On December 31, 2008 the Company adopted the new standard on a retroactive basis with restatement of prior periods. As a result, the 2007 consolidated financial statements were changed to decrease opening retained earnings by $1 million, decrease property, plant, equipment and timber by $4 million, decrease future income tax liabilities by $1 million, and decrease earnings by $2 million (net of future income taxes of $1 million).

2007

The Company has determined that its foreign operations became self-sustaining upon the acquisition of 13 sawmills in the United States (see Note 3 of the accompanying annual consolidated financial statements). Accordingly, on March 31, 2007 the Company changed its translation method from the temporal method to the current rate method. The result of this change was an adjustment of $18 million to accumulated other comprehensive earnings included in shareholders' equity as at March 31, 2007. Subsequent unrealized gains or losses on the translation of foreign operations are included in other comprehensive earnings from the date of the change.

New Accounting Pronouncements

In February, 2008 the Canadian Accounting Standards Board confirmed that International Financial Reporting Standards ("IFRS") will replace Canada's current GAAP for publicly-accountable, profit-oriented enterprises effective January 1, 2011. The transition date of January 1, 2011 will require the restatement, for comparative purposes, of amounts reported for the year ended December 31, 2010.

West Fraser is currently in the process of identifying the differences between Canadian GAAP and IFRS and identifying how these differences may affect the reporting of the Company's financial results. A project plan is being developed and resource and training requirements are being assessed. Over the next two years changes will be implemented and work performed to ensure the accuracy and effectiveness of the transition to IFRS. At this time it is not possible to determine how reporting according to IFRS will affect future financial statements.

Risks and Uncertainties

Product Price Fluctuations

West Fraser's financial performance is principally dependent on the demand for, and selling prices of, its products. Both are subject to significant fluctuations. The markets for lumber, panels, pulp, paper, wood chips and other wood products are highly volatile and are affected by factors such as global economic conditions including the strength of the U.S. housing market, changes in industry production capacity, changes in world inventory levels and other factors beyond West Fraser's control. In addition, interest rates and access to credit have a significant effect on residential construction and renovation activity, which in turn influences the demand for, and price of, building materials such as lumber and panel products.

West Fraser cannot predict future market conditions, product demand or pricing due to factors outside its control. Prolonged or severe weakness in the market for any of its principal products would adversely affect West Fraser's financial condition. West Fraser's earnings sensitivity to changes in certain product prices is set out in Table K.

Foreign Currency Exchange Rates

Most of West Fraser's products are sold at prices denominated in U.S. dollars or based on prevailing U.S. dollar prices, but a significant portion of its operational costs and expenses are incurred in Canadian dollars. Therefore, an increase in the value of the Canadian dollar relative to the U.S. dollar reduces the revenue in Canadian dollar terms realized by West Fraser from sales made in U.S. dollars, which reduces operating margin and the cash flow available to fund operations. West Fraser is also exposed to the risk of exchange rate fluctuations in the period between sale and payment. West Fraser also has a substantial amount of long-term debt repayable in U.S. dollars which is valued in Canadian dollars at the end of each reporting period applying the prevailing exchange rate. Exchange rate fluctuations result in exchange gains or losses. This results in significant earnings sensitivity to changes in the Canadian / U.S. dollar exchange rate as disclosed in Table K. The Canadian/U.S. dollar exchange rate is affected by a broad range of factors which makes future rates difficult to accurately predict.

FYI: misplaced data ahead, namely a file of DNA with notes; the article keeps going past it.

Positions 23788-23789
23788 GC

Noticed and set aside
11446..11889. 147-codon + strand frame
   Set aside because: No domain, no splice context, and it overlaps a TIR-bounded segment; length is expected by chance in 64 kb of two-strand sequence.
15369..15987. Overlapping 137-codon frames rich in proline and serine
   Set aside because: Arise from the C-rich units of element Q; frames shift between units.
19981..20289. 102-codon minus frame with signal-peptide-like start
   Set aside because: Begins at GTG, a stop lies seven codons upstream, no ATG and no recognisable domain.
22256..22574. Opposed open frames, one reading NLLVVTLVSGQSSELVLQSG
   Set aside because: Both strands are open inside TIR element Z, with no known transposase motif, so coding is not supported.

Operations

Availability of Fibre and Changes in Stumpage Fees

Substantially all of West Fraser's Canadian log requirements are harvested from Crown lands. Provincial governments prescribe the methodologies that determine the amounts of stumpage fees that are charged in respect of harvesting on Crown lands and changes to the methodologies or rates may adversely affect the Company's results.

West Fraser relies on log supply agreements in the United States which are subject to log availability and based on market prices. Currently, approximately 20% of the aggregate log requirements for West Fraser's 15 sawmills are supplied under long-term agreements with the balance purchased on the open market. Changes in market conditions for these logs may adversely affect West Fraser's results.

Operational Curtailments and Transportation Limitations

From time to time, West Fraser suspends operations at one or more of its facilities or logging operations in response to market conditions, environmental risks, or other operational issues, including power failures, equipment breakdowns, adverse weather conditions, labour disruptions and fire hazards. These unscheduled operational suspensions could have a material adverse effect on West Fraser's financial condition. If wood chip production is reduced because of sawmill production curtailments, improved lumber manufacturing efficiencies or any other reason, pulp and paper operations may incur additional costs to acquire additional wood chips or be forced to reduce production. Conversely, pulp and paper mill production curtailments may require sawmills to find other ways to dispose of residual wood fibre and may result in curtailment or suspension of lumber production.